Set in 1930s Shanghai, where a blind American diplomat develops a curious relationship with a young Russian refugee who works odd -- and sometimes illicit -- jobs to support members of her dead husband's aristocratic family.
In mid-1800's England, Oscar is a young Anglican priest, a misfit and an outcast, but with the soul of an angel. As a boy, even though from a strict Pentecostal family, he felt God told him... See full summary »
In the opulent St. Petersburg of the Empire period, Eugene Onegin is a jaded but dashing aristocrat - a man often lacking in empathy, who suffers from restlessness, melancholy and, finally,... See full summary »
On a rainy London night in 1946, novelist Maurice Bendrix has a chance meeting with Henry Miles, husband of his ex-mistress Sarah, who abruptly ended their affair two years before. ... See full summary »
Following the lives of ten characters through their letters and diaries in the ten days before D-Day. The mini-series contains documentary interviews with the people on which the book, and this mini-series were based.
Sympathetic look loosely based on the relationship between tobacco heiress, Doris Duke (1912-1993) - think Duke University - and her shy butler, Bernard Lafferty. The icy and mercurial Duke fires her butler for serving a chilled cantaloupe; the agency sends Lafferty, formerly household staff to Liz Taylor and to Peggy Lee. He's an alcoholic, fresh out of rehab. He gradually becomes Duke's gay alter ego as she romps through life sleeping with young men, making shrewd decisions quickly, managing her fortune and orchids as Lafferty manages her New Jersey estate. With a wine cellar to die for, Bernard falls off the wagon. Can he pull himself together when Doris needs him? Written by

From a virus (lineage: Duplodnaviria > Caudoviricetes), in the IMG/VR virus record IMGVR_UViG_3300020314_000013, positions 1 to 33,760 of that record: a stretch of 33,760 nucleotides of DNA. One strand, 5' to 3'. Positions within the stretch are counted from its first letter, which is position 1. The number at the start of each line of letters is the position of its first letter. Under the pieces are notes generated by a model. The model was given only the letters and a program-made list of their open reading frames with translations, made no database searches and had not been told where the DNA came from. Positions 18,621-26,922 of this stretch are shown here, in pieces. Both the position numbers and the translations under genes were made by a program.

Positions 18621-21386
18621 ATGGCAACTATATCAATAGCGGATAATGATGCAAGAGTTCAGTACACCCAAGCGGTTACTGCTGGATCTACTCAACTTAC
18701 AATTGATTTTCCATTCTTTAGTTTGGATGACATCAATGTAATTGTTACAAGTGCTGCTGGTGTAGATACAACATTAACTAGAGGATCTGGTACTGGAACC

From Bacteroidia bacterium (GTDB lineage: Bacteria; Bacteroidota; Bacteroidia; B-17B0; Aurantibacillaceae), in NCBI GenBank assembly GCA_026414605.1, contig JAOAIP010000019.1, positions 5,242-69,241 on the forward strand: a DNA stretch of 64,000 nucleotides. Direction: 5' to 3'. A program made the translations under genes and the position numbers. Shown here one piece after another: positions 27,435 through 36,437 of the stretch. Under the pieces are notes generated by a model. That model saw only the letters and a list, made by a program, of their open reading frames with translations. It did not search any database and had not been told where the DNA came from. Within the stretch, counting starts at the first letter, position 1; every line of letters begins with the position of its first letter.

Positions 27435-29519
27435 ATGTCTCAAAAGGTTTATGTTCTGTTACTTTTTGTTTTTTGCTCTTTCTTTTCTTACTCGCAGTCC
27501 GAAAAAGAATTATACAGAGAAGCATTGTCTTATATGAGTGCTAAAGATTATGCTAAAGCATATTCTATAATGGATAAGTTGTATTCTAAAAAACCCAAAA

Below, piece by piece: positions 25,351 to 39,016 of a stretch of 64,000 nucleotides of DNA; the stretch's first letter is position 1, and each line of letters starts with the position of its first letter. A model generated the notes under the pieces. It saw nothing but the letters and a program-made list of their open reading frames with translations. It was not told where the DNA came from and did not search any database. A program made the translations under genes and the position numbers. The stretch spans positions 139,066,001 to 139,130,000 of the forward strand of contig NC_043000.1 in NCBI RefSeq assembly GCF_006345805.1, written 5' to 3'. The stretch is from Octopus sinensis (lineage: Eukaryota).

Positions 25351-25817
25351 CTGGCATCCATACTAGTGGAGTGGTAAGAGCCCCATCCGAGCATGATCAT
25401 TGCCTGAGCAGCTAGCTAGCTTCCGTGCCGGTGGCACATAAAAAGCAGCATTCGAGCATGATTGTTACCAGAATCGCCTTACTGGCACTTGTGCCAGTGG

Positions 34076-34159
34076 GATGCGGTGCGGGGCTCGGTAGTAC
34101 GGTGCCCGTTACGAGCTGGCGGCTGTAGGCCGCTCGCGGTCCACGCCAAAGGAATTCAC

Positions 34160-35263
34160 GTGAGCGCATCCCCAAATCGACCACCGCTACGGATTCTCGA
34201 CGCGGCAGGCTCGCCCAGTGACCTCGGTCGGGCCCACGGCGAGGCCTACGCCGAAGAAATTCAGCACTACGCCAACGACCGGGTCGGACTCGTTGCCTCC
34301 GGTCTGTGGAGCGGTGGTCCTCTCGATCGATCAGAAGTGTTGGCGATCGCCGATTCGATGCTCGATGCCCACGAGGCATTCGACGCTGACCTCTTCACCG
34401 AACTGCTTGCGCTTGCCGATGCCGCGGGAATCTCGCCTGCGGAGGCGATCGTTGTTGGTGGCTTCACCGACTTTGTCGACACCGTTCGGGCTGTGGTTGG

After being shown at a film festival, "Bernard and Doris" was sent directly to cable television rather than premiering in movie theatres. See more »
"She said it was important. 'Perhaps I will get the feeling back ..." It's the same body of a newspaper article for two different articles. Around 23 minutes into movie. One article had headline of Doris Duke attending opening with Leonard Bernstein. The second headline was her buying a Boeing 737 for $25 million. See more »
Fiennes and Sarandon combine a wonderful chemistry!
As a gay man, I must say that I was captivated by Fiennes brilliant, gentle, and sensitive portrayal of an individual who became Doris Duke's confidante. He was not a gold-digger or a hustler but, rather, a man who had a great deal of love and respect for Doris Duke. I truly believe that he died, just a few short years after Doris Duke's death, because he was heartbroken without her. Like myself, he had no love for money. All he consistently set out to do was to make Doris Duke happy and, in her final years and right up to the end of her life on earth, he successfully achieved that goal by always 'being there' for Doris Duke. Sarandon, like Fiennes, is a top-notch actor. Like fine wine, she gets better and better with age. Was Sarandon too young to play the part of Doris Duke? Absolutely not! She captured Doris Duke's energy, youth, and zeal for life. Like "Emotional Arithmetic," I rate this movie a 9 out of 10. It is captivating. It delivers award-winning performances, and it is definitely a movie worth watching. I've done extensive research on Doris Duke, but the movie brings me much closer to her, and Doris Duke is a person I would like to have known in real life. She was a person filled with positive energy, and Sarandon shows that. Fiennes and Sarandon provide a mirror reflection of the vibrant life of Doris Duke. A gay man can deeply love a woman--but he is drawn, like a magnet, to a person of the same sex. If you will permit me to use a cliché, "a (gay) leopard cannot change his (homosexual) spots," but he has the capacity to love--not in spite of, but because of his "spots." The power to love is greater, and more powerful, than hate.
7 of 10 people found this review helpful.
Was this review helpful to you?